“Building a cloud annuity business requires partners to have a fundamentally different approach to sales compensation and creating customer value,” says Danie Gordon, partner business and development lead, Microsoft South Africa. “Successful partners are those able to package their IP and bundle it into cloud offerings as a competitive differentiator. The most successful partners do this at scale and leverage partner programmes to control a single invoice to the customer for these solutions.”

Flexible enough to fit all

Of course, it isn’t just about cloud. There's still a market for older technologies as there will always be legacy infrastructure and this underscores the next important point in the vendor-partner relationship – flexibility. Channel programmes need to be flexible enough to recognise what each partner stream offers and to deliver relevant offerings that match these streams. The goal is to create solutions that catalyse partner growth  and are flexible enough to match these to partner needs and expectations.

“The adage that the only constant is change is very apt in our industry,” says George Smallberger, MD, SS Telecoms. “For this reason, partner programmes that are very rigid are limiting, and this is typically what you find with international vendors. You need to segment your partner base and understand their needs – it should be about adding value. I also think that flexibility comes through in a hybrid model that’s more opex-based than a capital expenditure model as it allows partners to move in a direction that works for them.”

A new breed of partner

This is also a relevant thought when looking to the rise of the smaller, lean and agile partner with fewer than ten employees and a completely different mindset and business model. Smaller vendors with small employee pools, but extensive experience and expertise, are entering the market at speed. Their focus on delivering highly specialised and targeted implementations that are technology-agnostic  and cloud-powered has meant that they’re potentially losing any benefit offered by partner programmes that focus on boxdropping, discounts and rebates.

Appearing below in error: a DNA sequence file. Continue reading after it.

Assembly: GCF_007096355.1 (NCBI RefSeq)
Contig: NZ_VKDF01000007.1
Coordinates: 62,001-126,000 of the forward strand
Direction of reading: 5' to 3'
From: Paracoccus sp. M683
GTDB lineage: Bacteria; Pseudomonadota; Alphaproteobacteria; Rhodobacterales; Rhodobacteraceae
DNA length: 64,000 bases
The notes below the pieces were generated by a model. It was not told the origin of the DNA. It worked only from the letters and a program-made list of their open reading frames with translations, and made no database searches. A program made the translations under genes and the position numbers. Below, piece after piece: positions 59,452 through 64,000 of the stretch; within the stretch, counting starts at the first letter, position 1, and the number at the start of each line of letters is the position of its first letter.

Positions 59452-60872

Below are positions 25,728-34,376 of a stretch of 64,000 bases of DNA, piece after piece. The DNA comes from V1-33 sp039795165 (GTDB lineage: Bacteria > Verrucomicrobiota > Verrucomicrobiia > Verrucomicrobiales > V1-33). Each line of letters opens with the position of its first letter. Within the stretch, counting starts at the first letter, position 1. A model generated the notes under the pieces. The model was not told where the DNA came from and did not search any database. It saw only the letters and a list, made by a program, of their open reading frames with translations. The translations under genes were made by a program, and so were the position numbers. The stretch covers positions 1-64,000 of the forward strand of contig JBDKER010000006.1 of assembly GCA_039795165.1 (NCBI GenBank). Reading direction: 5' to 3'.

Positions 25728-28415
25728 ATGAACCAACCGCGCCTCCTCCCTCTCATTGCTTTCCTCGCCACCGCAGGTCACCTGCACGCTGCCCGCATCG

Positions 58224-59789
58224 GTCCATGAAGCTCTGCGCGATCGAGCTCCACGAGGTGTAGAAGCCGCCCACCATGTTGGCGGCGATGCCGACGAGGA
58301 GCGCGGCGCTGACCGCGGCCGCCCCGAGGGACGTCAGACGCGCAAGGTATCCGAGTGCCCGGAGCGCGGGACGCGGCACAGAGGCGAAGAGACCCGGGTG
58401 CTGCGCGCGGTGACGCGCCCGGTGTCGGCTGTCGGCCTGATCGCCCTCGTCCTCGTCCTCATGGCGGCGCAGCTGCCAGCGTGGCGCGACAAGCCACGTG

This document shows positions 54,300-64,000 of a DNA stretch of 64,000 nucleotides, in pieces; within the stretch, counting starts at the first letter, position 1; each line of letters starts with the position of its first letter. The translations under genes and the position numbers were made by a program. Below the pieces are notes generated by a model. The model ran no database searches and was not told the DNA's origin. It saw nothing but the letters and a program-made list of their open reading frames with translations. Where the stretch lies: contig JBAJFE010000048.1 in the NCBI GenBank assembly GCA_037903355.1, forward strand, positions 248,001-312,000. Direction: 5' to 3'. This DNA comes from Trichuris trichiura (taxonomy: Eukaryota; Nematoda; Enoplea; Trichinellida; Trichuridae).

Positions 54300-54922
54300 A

“There’s a play for both the larger system integrators as well as the smaller partners to co-exist because it’s really about mapping the needs of a partner to the demands of a customer,” adds Surjoodeen. “The trick is to reduce the complexity and offer the best ratio of return for each partner. This partnership means that it’s not just in the design of the incentive, but in the design of smarter financial solutions and models, smarter risk modelling, smarter knowledge exchange and, ultimately, risk mitigation between vendor and partner.”

A successful channel programme is, in reality, a mix of multiple benefits. The challenge is to find a productive and proactive way of doing so that’s realistically managed and maintained by both vendor and partner. Just as not all partners are created equal, vendors have their own challenges. They need to create dynamic partner plans that offer benefits beyond just the profit line while adapting to the market changes that impact their bottom line and customer demand. For both parties, there’s another factor swooping in with fresh problems at its heels – the rise of the self-service customer.

Do it yourself

“The biggest danger of the digital age is the drive towards self-service,” says Rick Parry, chairperson and CEO, AIGS. “Why give away margin to a third party when it can all be done online without field intervention? As one principal recently said to a partner – ‘you are my cost of sale and I need to reduce my costs, so why do I need you?’”

This is a view that isn’t going to change any time soon, especially with South Africa’s junk status, broader economic downturn and plenty of financial concerns on the horizon. The customer wants the moon at half the price it was last year. This underscores the importance of building mutually beneficial partner programmes that can adapt to the changing landscape and provide both partner and vendor with stable platforms on which to build businesses that thrive.

“Partners have to differentiate in a competitive market,” says Diedericks. “They’re looking towards consistent education, engagement and awareness creation as well as the ability of the vendor to assist them on their journey into the cloud. The partner asks – help me to deliver solutions to the service-oriented economy. The vendor needs to answer,” he concludes.